The United States Wednesday named a special envoy to Sudan to find a "peaceful" solution between demonstrators and generals, as protest leaders demanded "international guarantees" for implementing any agremeent reached with the army rulers.
Shops and restaurants meanwhile began to reopen in Sudan's capital Wednesday after demonstrators called off a nationwide civil disobedience campaign and agreed to new talks with generals, though many residents remained indoors after last week's deadly crackdown on protesters that left dozens dead.
The apparent breakthrough in the standoff between the military rulers who toppled veteran leader Omar al-Bashir and protesters demanding civilian rule followed mediation led by Ethiopian Prime Minister Abiy Ahmed.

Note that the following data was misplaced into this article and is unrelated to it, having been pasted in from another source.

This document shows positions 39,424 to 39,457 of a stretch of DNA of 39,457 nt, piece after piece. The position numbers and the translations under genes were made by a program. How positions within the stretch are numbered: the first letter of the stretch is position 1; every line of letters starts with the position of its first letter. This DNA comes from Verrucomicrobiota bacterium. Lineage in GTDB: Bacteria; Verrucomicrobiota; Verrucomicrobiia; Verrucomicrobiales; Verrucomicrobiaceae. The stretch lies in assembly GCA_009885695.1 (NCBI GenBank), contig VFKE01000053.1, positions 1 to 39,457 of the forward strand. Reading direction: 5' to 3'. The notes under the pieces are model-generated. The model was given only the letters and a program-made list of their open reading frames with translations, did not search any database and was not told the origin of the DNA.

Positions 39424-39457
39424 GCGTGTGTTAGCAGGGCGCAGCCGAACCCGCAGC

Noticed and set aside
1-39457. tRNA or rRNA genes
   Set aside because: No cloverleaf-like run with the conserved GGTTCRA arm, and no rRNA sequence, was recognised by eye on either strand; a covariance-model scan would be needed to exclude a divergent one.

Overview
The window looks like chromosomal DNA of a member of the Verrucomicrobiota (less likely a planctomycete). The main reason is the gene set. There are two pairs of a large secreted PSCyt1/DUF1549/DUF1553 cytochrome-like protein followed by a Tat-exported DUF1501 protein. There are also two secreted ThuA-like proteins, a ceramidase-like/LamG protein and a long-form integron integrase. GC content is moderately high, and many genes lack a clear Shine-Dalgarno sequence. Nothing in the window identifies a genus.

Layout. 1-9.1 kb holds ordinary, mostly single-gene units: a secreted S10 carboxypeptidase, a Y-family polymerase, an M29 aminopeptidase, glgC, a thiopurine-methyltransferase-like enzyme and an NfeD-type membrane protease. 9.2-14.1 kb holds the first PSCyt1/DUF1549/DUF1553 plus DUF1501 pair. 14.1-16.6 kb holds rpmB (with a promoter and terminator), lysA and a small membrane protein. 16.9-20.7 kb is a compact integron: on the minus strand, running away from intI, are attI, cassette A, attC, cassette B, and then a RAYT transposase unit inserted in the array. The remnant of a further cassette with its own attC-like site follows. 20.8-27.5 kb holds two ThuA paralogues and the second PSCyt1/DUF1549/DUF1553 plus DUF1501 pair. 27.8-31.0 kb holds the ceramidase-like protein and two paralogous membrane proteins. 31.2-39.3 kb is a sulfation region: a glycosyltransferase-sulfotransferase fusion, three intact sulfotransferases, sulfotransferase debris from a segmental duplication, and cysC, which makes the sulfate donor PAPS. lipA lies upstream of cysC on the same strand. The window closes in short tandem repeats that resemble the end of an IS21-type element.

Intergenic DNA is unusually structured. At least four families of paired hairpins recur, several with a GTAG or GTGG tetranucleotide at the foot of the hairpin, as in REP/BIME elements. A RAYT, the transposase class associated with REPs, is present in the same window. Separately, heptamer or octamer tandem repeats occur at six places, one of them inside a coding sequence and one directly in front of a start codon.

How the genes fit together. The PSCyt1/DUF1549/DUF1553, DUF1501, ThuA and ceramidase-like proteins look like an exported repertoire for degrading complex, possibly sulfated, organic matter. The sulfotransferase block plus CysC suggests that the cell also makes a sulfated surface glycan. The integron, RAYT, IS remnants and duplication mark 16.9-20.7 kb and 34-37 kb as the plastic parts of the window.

Diplomatic efforts to resolve the crisis -- triggered by the June 3 crackdown on protesters -- got a boost as Washington nominated experienced Africa hand Donald Booth as a special envoy to Sudan to help craft a "peaceful political solution" between the generals and protesters.
This came after an Ethiopian envoy sent by Abiy announced on Tuesday that the protest leaders and the ruling military council had agreed to resume talks and that a three-day civil disobedience campaign was ending. The generals are still to offer comment.
Late on Wednesday protest leader Madani Abbas Madani told reporters that "any agreement (reached with generals) must have regional and international guarantees" for implementing it. He did not elaborate.
Booth, who previously has served as special envoy to Sudan and South Sudan, was already in Khartoum along with Assistant Secretary of State for Africa Affairs Tibor Nagy to "engage with the parties," State Department spokesperson Morgan Ortagus said.